PUBLIC MEMORY AT DICKINSON
Cooper Hall is named after Thomas Cooper, an English-born scientist, who served as a faculty member at Dickinson for about four years, from 1811 to 1815. At the time, Cooper was a celebrated (though controversial) figure of the Enlightenment who had been victimized during the Alien & Sedition crisis of the 1790s. There is also a portrait of Cooper in the college’s Rector Science Complex. Yet Dickinson currently makes no mention of Cooper’s later prominence as a pro-slavery college president and ideologue in antebellum South Carolina.
Thomas Cooper was a towering intellectual figure in late eighteenth and early nineteenth century America. Identified as a Jeffersonian partisan, he was persecuted under the Sedition Law during the presidential election of 1800. Cooper was both a lawyer and a scientist, a true man of the Enlightenment, who taught Natural Philosophy and Chemistry at Dickinson from 1811 to 1815. Cooper was popular at Dickinson with students, but he became embroiled in a feud with the college president and left after a relatively truncated tenure. He later served as a professor at the Universities of Pennsylvania and Virginia before accepting the presidency of South Carolina College in 1821. During the 1820s and 1830s, while living in the Deep South, Cooper transformed his views and lifestyle. He became both a slaveholder and ardent defender of slavery and states’ rights. He soon emerged as one of the most influential pro-slavery ideologues of the nineteenth century before his death in 1839.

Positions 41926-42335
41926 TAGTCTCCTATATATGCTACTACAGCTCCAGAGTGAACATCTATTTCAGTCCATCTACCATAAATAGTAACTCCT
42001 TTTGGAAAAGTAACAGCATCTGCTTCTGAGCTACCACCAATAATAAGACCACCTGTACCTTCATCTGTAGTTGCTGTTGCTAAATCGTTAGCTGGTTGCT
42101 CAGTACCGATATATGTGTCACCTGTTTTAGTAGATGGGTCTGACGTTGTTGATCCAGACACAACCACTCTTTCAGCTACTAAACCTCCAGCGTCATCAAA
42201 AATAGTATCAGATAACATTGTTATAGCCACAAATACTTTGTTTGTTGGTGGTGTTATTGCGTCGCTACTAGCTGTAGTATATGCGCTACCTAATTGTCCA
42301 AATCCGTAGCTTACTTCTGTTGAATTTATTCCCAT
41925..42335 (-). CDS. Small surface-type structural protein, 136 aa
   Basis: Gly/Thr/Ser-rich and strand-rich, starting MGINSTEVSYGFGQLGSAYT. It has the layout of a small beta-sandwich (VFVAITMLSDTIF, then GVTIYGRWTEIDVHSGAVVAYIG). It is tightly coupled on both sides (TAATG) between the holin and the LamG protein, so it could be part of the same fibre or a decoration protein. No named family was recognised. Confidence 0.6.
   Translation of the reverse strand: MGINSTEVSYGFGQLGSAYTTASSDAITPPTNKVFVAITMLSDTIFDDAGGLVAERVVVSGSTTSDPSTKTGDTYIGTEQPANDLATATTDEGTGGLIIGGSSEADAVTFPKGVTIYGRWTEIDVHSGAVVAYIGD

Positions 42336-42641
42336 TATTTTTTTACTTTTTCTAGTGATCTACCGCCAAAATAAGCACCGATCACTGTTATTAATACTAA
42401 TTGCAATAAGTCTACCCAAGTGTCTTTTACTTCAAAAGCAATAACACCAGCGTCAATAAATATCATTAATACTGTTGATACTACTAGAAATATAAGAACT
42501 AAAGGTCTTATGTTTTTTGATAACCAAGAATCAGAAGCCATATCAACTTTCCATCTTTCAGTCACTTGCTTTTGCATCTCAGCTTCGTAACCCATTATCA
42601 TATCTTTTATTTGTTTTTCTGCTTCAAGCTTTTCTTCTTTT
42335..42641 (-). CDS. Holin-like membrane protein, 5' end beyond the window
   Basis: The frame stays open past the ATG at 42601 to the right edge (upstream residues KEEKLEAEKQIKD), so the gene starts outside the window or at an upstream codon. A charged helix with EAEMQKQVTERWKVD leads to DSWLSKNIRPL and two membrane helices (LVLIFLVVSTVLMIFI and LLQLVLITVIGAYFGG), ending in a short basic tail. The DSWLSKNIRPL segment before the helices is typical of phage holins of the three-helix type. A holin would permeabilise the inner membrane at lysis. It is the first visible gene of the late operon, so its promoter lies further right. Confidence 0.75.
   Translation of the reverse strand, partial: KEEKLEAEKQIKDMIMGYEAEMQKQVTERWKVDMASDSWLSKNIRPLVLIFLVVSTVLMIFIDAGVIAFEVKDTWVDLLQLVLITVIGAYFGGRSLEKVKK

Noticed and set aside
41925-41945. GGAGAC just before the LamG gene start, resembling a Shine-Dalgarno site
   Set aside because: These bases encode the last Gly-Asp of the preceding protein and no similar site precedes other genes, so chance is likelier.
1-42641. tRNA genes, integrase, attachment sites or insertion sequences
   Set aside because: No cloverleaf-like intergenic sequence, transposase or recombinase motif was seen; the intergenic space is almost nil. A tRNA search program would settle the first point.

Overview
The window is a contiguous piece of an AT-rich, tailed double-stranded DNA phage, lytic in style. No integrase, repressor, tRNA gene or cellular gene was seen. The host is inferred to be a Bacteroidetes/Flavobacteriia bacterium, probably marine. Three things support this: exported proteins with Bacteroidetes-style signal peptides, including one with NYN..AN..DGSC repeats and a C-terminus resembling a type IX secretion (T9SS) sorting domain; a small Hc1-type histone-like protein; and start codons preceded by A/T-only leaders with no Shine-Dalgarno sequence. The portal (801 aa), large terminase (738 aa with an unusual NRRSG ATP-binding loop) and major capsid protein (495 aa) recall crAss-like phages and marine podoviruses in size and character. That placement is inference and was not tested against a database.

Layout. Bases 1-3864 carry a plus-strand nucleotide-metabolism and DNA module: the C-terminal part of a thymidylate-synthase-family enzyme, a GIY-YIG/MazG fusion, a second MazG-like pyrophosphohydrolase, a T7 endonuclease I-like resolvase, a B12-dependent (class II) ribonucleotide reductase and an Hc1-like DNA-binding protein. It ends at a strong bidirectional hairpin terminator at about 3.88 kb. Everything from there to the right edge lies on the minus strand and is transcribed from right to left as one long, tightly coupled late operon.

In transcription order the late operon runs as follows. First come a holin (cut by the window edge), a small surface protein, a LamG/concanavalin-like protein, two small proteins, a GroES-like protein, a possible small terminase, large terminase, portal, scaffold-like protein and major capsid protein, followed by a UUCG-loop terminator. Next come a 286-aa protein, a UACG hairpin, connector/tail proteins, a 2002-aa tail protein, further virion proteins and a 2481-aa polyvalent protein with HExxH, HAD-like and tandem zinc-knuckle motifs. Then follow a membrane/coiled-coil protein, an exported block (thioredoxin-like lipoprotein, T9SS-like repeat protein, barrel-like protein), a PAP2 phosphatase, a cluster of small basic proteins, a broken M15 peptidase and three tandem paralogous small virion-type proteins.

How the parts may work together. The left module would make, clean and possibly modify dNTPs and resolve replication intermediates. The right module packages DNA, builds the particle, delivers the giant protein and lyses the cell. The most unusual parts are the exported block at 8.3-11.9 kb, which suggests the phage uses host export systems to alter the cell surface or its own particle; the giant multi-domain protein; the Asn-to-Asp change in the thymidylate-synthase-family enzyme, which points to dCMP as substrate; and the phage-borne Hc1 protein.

- Dickinson College encyclopedia: Thomas Cooper (1759-1839)
- History of Economic Thought: “Thomas Cooper” [WEB]
- Kilbride, Daniel. “Slavery and Utilitarianism: Thomas Cooper and the Mind of the Old South.” Journal of Southern History 59 (Aug. 1993): 469-486.
- Stout, Becca. “Thomas Cooper and Cooper Hall.” Student project, American Slavery (Fall 2017) and Independent Study (Spring 2018) [WEB]
- Letters on the Slave Trade (Manchester: Wheeler, 1787) [WEB]
- Early in his career, Cooper produced anti-slavery pamphlets like this one, arguing against the evil of the African slave trade
- Thomas Cooper, Two Essays (1826) [WEB]
- Cooper claims that “emancipation of the Slaves, would surely convert them into idle and useless vagabonds, and thieves; as every Southern man conversant with negro habits and propensities well knows.” (p. 46)
- Thomas Cooper to William Nassau, Sr., April 1, 1835 [WEB]
- Predicts a sectional line of division along the Potomac, claiming “the sooner the better”
- Memorandum from Dean George Allan, April 17, 1991 [WEB]
- Describes how the previously numbered buildings within the fraternity quadrangle received their names in the early 1990s, including Cooper Hall. Argues that in choosing these names, he had tried to embrace diversity in nineteenth century achievements, covering figures like Cooper, McClintock, Baird, and Conway. “I see no point in naming a building after the first black or the first native American who attended Dickinson,” Allan writes, “nor the first woman professor.”